On private land you can hunt hogs at night (hogs are mostly active at night) with gun light and illuminated reticle can be as asset as it makes it easier to pickup your POA. Some people hunt them at night during full moon in the open land and if you keep your scope set a low power you can pickup the hogs and reticle without too much problem especially if you have light color back ground... like sugar sand. An illuminated scope would help in such hunting situations.

One problem with illuminated reticle is that cheap one are too bright to use during low light periods. Even at the minimum brightness setting they are too bright and you have problem seeing the target. Well made (read expensive) illuminated reticle scopes are useful as their low settings are usually very low and has just a slight red illumination that doesn't destroy rest of the view yet allow you to pickup the POA quickly and easily.
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Old August 9, 2013, 03:29 PM   #21
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.243 and scope

I've become a .243 fan in the past few years, primarily because I started killing deer w/ one, and so has bamaboy. They are easy rifles to shoot well, due to low recoil and their inherent accuracy. The few I have worked with have all been accurate with factory ammo or handloads w/o any special search or fuss. My older carbine does especially like 100 gr Noslers but still delivers about 1.5 MOA. The full size bolt rifle shoots about anything we feed it well.

My Dad was never a great shot due to cross dominance primarily, but also a flinch habit. In his later years, he shot better, primarily because hew switched to the .243 anbd it did not beat him up.

I think the great all arounder in sport scopes is still the 3-9x variable, and I am a big fan of Leupold. A Vari-II, or whatever they call their second level scopes these days, is fine investment and will not break the bank. And I know several guys who hunt the entry level VX-I scopes and are not unhappy. For portability, I'd not go larger than a 40mm bell.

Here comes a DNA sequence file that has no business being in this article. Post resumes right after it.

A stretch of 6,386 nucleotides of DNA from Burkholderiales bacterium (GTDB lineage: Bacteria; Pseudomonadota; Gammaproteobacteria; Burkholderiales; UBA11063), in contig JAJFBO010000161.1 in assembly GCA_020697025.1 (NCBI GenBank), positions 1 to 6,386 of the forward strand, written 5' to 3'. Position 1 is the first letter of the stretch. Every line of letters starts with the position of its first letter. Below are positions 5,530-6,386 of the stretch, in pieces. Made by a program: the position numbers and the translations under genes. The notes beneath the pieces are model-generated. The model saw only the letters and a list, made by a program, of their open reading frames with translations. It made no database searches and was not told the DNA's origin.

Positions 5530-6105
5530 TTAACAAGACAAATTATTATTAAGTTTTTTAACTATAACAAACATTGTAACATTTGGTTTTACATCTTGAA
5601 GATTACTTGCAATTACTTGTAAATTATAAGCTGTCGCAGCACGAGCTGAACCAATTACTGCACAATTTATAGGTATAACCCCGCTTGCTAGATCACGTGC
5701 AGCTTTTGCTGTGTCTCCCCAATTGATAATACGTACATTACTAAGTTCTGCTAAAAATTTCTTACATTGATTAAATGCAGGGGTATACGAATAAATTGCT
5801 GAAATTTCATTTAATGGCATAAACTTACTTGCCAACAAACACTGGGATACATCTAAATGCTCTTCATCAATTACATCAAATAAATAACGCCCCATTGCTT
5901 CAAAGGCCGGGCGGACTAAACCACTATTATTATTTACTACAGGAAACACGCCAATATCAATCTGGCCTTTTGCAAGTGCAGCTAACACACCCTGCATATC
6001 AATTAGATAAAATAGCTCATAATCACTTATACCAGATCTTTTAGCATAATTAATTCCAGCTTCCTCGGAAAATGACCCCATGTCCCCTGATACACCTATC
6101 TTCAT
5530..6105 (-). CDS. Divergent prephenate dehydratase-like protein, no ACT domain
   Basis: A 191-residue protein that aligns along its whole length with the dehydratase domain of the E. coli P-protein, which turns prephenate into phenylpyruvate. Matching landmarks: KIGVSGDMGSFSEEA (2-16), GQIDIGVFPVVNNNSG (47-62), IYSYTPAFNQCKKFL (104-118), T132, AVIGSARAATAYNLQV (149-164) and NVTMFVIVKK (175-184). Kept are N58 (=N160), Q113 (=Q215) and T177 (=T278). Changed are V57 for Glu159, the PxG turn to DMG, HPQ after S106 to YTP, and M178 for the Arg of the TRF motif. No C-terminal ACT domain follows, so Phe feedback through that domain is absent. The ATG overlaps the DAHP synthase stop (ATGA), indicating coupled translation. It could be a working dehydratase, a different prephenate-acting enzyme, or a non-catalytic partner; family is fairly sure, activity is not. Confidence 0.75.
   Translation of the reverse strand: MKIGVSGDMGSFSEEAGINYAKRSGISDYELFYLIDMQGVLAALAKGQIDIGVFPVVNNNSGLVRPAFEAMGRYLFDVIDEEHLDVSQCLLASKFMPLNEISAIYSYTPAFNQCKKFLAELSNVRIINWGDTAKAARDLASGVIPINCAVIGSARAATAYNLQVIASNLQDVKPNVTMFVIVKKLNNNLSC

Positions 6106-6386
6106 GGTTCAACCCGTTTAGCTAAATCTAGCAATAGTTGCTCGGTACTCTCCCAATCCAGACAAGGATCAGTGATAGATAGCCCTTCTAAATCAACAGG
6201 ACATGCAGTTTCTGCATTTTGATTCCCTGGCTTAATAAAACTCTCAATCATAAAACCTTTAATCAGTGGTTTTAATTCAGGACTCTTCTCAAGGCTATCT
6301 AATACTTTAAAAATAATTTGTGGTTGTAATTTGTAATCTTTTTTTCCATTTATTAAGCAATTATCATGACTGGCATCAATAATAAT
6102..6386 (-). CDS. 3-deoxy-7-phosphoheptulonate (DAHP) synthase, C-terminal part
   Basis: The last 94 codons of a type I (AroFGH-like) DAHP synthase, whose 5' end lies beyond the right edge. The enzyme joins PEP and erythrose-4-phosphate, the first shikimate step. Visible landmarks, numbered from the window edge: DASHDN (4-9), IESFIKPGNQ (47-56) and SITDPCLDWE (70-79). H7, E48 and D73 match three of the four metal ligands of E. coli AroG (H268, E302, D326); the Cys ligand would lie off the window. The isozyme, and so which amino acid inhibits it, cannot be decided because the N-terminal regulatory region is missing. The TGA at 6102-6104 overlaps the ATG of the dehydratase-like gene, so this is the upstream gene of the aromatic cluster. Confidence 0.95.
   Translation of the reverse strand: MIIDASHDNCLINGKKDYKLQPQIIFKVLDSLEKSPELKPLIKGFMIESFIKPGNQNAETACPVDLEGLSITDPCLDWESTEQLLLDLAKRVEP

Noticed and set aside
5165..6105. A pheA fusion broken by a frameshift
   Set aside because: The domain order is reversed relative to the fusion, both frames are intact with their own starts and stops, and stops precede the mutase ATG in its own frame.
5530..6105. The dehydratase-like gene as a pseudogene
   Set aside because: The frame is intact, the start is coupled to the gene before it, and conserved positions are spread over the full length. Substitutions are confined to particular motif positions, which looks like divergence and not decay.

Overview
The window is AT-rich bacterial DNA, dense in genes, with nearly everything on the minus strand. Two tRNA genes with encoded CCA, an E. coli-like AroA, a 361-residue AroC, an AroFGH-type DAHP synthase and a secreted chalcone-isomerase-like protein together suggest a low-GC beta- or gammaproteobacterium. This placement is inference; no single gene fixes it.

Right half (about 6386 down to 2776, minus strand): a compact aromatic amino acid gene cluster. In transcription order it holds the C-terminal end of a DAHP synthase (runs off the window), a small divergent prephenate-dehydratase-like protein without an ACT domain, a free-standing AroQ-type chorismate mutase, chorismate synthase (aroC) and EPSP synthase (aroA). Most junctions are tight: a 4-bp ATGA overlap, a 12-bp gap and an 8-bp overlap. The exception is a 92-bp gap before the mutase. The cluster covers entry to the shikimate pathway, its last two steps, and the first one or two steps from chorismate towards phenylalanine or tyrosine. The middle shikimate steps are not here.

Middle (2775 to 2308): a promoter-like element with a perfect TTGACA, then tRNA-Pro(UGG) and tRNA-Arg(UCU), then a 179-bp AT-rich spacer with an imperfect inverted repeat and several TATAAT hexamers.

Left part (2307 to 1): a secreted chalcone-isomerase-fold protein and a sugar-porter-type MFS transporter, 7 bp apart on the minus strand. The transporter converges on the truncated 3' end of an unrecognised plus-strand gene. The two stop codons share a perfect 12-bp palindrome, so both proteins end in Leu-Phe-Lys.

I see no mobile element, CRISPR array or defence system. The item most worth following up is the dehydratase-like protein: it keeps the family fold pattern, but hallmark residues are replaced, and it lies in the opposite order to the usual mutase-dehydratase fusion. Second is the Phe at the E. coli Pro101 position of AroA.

If you want to really simplify, I would go on to suggest a fixed 6x Leupold. As long as you do not intend to hunt really small varmints at long range, and stick to deer and hogs, a fixed 6 offers fewer parts (less to go wrong?) and enough x power for reasonable long range and bench tests at 100, and not to much in the woods. The 6x helps you find holes in the brush and count points that a lower powered scope will not. I try not to shoot at running game, but a 6x at all but rock throwing distance does not seem to be a hindrance. Look at the 42mm version if you will hunt alot from shooting houses in low light, as it might help brighten things a bit. The 36mm version works just fine for me as an all arounder.

Good luck w/ youir new rig.
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Old August 9, 2013, 08:55 PM   #22
cmdc
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Thanks.

I have a question regarding twist rate. The 7600 has a 1:9.125 twist. That rate will stabilize 105 gr bullets OK? How does it do with lighter bullets. What weight would you recommend for pigs?
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Old August 10, 2013, 04:13 AM   #23
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Can I ask: Do you really need/want a scope?

This is not a sarcastic question but rather one based on much experience here in Florida and tempered by your noting that this is a rifle for hog hunting.

Part of the fun of hunting hogs is that you have a fair chance of walking them up, even of getting VERY close if you work at it. Fact is that when they are in a group, assuming you work in from down wind!!, they often make enough noise to where you can stalk to within a few yards, if not feet. Done so many times in the last 40+ years of hunting. Even shot a few with the bow while hunting this way.

Last one was on Christmas morning, all of 15 FEET.

Now I point this out simply because getting close is one of the things that makes hog hunting exciting. Sure, you can set up a feeder and blast away at a hundred yards, it works and the hogs shot this way will eat as good as any you slip up on. Might even be that for reasons of health or due to club rules this may be how you have to do it.